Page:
Zero deposits – The reality
The introduction of zero deposit for tenants looking to let a residential property is available in various forms. Generally speaking it is an indemnity insurance policy that is purchased by the tenant and can have an annual renewal cost like most insurance policies.
The tenant positives are:-
The property would be attractive to a wider audience as no physical deposit would be required and it makes letting more affordable for the tenants.
- Allows you to start the rental process quicker, no longer having to save for a deposit
- Your moving costs are reduced as there is no need for a large upfront deposit to be paid
- Monies usually tied up in a deposit can be utilised to help with move in costs and things such as furniture for the property
- No risk of the deposit not being paid back, because there wasn’t one
- Once agreed, the scheme will remain active until end of tenancy
The landlords risks are:-
- The tenant is unable to save a deposit so are they able to afford the rent?
- A third party will have an input on any claim against the deposit which offer less control for the landlord.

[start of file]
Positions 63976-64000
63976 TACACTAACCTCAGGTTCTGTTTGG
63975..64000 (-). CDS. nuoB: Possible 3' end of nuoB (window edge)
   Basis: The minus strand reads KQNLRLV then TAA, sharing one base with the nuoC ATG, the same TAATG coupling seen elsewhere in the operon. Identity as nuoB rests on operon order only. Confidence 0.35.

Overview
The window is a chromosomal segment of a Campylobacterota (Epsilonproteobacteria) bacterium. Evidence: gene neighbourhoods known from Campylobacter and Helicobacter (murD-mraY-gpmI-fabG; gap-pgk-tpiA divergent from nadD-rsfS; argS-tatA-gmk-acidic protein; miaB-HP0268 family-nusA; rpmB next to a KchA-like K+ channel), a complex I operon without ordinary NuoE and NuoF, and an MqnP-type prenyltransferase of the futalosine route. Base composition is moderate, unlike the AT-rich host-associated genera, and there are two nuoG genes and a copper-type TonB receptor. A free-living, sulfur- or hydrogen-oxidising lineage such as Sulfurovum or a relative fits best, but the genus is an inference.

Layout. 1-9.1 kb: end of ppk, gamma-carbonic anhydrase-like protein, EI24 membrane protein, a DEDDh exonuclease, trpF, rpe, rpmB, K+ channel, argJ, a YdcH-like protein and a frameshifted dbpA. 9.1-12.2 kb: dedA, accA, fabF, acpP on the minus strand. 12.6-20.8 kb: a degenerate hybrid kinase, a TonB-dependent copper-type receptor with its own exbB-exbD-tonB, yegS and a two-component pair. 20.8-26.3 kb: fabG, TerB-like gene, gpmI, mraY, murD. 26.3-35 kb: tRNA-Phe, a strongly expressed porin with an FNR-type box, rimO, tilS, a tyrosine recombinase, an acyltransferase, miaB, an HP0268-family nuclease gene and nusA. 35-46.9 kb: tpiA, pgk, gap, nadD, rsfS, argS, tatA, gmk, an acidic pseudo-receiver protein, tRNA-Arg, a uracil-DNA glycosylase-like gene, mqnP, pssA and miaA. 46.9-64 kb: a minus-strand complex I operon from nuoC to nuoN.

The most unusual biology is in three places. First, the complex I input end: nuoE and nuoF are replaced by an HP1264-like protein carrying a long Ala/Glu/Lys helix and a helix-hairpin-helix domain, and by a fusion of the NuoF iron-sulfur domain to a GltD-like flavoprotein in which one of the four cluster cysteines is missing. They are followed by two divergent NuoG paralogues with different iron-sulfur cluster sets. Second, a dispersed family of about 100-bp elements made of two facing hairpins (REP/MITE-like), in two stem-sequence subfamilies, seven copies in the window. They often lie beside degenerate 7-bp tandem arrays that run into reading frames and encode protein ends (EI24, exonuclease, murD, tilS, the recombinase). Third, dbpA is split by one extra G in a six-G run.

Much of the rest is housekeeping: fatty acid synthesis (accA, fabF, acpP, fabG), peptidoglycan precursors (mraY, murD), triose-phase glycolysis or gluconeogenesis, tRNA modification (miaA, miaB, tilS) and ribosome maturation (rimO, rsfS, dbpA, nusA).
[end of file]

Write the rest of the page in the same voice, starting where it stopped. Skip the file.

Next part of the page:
- The new zero deposit is untested and this could be a realistic concern.
- The appointed letting agent has less control over the check out and cannot complete the work for the landlord that has been in place for many years.
- Hampshire Land & Lettings do not utilise or recommend any zero deposit schemes as it weakens the landlords position at the end of the tenancy with dilapidation’s and rent arrears. It is not a tried and tested method and as when applying for a mortgage the lesser the deposit the greater the risk to the process and seller. Our duty of care is to the landlord and what is essential is that there is a procedure in place should an application need to be made against the bonded deposit. Insurance companies have strict criteria on any claim and therefore it is not something that can be recommended to our clients.